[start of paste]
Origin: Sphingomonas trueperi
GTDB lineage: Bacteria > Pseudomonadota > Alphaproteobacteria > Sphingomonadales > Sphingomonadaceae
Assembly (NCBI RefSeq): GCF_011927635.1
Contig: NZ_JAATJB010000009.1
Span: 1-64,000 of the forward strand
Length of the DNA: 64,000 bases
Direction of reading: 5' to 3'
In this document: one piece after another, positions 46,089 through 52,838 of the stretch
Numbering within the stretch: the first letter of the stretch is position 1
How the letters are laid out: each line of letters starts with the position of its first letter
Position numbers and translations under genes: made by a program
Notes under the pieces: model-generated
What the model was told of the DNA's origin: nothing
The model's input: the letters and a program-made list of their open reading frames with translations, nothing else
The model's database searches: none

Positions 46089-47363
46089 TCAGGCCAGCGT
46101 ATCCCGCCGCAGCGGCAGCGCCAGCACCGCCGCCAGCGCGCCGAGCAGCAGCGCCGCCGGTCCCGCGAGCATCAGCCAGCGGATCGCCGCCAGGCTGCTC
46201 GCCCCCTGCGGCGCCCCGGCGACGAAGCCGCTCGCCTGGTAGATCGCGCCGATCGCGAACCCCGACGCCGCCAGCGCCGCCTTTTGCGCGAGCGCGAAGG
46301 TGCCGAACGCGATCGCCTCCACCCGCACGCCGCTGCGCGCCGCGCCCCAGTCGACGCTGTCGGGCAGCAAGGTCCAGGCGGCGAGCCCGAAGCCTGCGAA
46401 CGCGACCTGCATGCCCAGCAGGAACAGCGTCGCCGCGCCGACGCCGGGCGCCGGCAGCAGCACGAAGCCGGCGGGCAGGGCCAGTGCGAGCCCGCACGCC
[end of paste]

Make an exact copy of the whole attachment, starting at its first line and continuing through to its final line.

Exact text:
Origin: Sphingomonas trueperi
GTDB lineage: Bacteria > Pseudomonadota > Alphaproteobacteria > Sphingomonadales > Sphingomonadaceae
Assembly (NCBI RefSeq): GCF_011927635.1
Contig: NZ_JAATJB010000009.1
Span: 1-64,000 of the forward strand
Length of the DNA: 64,000 bases
Direction of reading: 5' to 3'
In this document: one piece after another, positions 46,089 through 52,838 of the stretch
Numbering within the stretch: the first letter of the stretch is position 1
How the letters are laid out: each line of letters starts with the position of its first letter
Position numbers and translations under genes: made by a program
Notes under the pieces: model-generated
What the model was told of the DNA's origin: nothing
The model's input: the letters and a program-made list of their open reading frames with translations, nothing else
The model's database searches: none

Positions 46089-47363
46089 TCAGGCCAGCGT
46101 ATCCCGCCGCAGCGGCAGCGCCAGCACCGCCGCCAGCGCGCCGAGCAGCAGCGCCGCCGGTCCCGCGAGCATCAGCCAGCGGATCGCCGCCAGGCTGCTC
46201 GCCCCCTGCGGCGCCCCGGCGACGAAGCCGCTCGCCTGGTAGATCGCGCCGATCGCGAACCCCGACGCCGCCAGCGCCGCCTTTTGCGCGAGCGCGAAGG
46301 TGCCGAACGCGATCGCCTCCACCCGCACGCCGCTGCGCGCCGCGCCCCAGTCGACGCTGTCGGGCAGCAAGGTCCAGGCGGCGAGCCCGAAGCCTGCGAA
46401 CGCGACCTGCATGCCCAGCAGGAACAGCGTCGCCGCGCCGACGCCGGGCGCCGGCAGCAGCACGAAGCCGGCGGGCAGGGCCAGTGCGAGCCCGCACGCC